KCC Says Hurricane Ian Damage Will Cost Nearly $63B Insurance Losses

On Friday night, Karen Clark & Company (KCC) released a study estimating the insurance losses from Hurricane Ian at $63 billion. The research was informed by prior investigations.

If KCC’s estimates are accurate, Hurricane Ian will be one of the costliest storms in U.S. history, despite the contribution of $200 million from the Caribbean. Despite the allocation of $200 million to the Caribbean, this will occur. The Insurance Information Institute developed a figure using data from Aon. According to this figure, Hurricane Katrina caused the largest insured losses in 2005.

As the KCC released its report, Hurricane Ian struck South Carolina near Caines, between Myrtle Beach and Charleston. Before departing, the hurricane caused damage to Florida. Ian was a Category 1 hurricane with winds of 85 mph. The 150 mph winds of Hurricane Ian struck Cayo Costa, Florida, on September 28. The storm winds reached 150 miles per hour.


The KCC’s methodology takes into account damage to homes, companies, and industries in addition to wind, storm surge, and inland flooding damage to automobiles. KCC can offer an accurate evaluation of the losses of privately insured parties. It includes coverage for building contents and time-element losses and takes Florida’s high number of lawsuits into account. Complete

The KCC does not include boat damage or NFIP reimbursement in its appraisal.

According to KCC, Hurricane Ian will be the costliest for Florida. If you don’t count uninsured properties, infrastructure damage, and recovery costs, the total economic impact will be more than $100 billion.

KCC expects insurers to pay some non-insured claims due to the “unique nature of the Florida market with a projected high number of contested claims,” which will prompt insurers to pay some non-insured claims. KCC arrived at its conclusion after analyzing the “unique characteristics of the Florida market in terms of challenged claims.” KCC expects insurers will pay some damage claims in Florida despite the state’s penchant for litigation. Coastal flooding caused by Ian poses a significant challenge for insurance companies.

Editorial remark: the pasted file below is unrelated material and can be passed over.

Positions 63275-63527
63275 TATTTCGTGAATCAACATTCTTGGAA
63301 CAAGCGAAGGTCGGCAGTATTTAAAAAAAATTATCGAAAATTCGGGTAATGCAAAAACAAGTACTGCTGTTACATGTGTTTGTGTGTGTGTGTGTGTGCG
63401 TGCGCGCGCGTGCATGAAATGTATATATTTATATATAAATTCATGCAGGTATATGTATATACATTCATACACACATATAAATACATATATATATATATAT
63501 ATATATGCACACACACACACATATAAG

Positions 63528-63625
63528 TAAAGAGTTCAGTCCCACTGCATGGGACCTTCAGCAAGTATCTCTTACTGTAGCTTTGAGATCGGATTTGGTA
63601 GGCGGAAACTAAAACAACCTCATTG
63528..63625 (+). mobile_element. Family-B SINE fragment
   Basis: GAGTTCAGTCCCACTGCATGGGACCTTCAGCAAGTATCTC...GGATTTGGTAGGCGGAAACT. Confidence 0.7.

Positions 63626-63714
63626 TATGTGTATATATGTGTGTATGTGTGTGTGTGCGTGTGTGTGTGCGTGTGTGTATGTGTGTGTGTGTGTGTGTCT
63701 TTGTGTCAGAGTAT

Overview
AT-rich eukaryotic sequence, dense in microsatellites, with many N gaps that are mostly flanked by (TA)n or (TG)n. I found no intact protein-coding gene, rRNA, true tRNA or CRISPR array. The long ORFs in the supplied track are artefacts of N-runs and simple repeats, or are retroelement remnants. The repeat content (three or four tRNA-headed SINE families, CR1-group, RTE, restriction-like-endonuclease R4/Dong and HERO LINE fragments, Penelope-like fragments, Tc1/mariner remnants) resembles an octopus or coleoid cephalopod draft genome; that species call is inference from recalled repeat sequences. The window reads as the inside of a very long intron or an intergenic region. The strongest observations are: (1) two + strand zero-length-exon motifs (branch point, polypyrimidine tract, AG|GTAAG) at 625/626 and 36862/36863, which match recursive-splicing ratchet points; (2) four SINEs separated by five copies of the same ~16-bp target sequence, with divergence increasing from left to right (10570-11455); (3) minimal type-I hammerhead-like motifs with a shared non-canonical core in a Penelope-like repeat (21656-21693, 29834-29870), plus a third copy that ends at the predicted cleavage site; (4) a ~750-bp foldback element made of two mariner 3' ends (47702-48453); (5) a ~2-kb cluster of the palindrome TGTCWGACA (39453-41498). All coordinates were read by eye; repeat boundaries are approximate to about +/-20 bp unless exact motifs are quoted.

According to an analysis of current patterns in claim litigation conducted by KCC, “the high number of properties with both wind and water damage may contribute to an increase in litigation.” This conclusion was reached despite the fact that laws and practices were modified to limit litigation. KCC evaluated recent claim litigation developments to reach this conclusion.

CoreLogic estimates that the severe winds and storm surge of Hurricane Ian caused $47 billion in damage in Florida alone. In addition to the home and business losses of $22 to $32 billion, the storm surge is predicted to cause an additional $6 to $15 billion in damage. According to reports, CoreLogic estimates both covered and uncovered events.

Tony Rivera takes goods from his family’s flooded car through floodwaters in Harlem Heights three days after Hurricane Ian passes through Fort Myers, Florida. On a street in Harlem Heights, The first AP photo of October Elizabeth Blackwell

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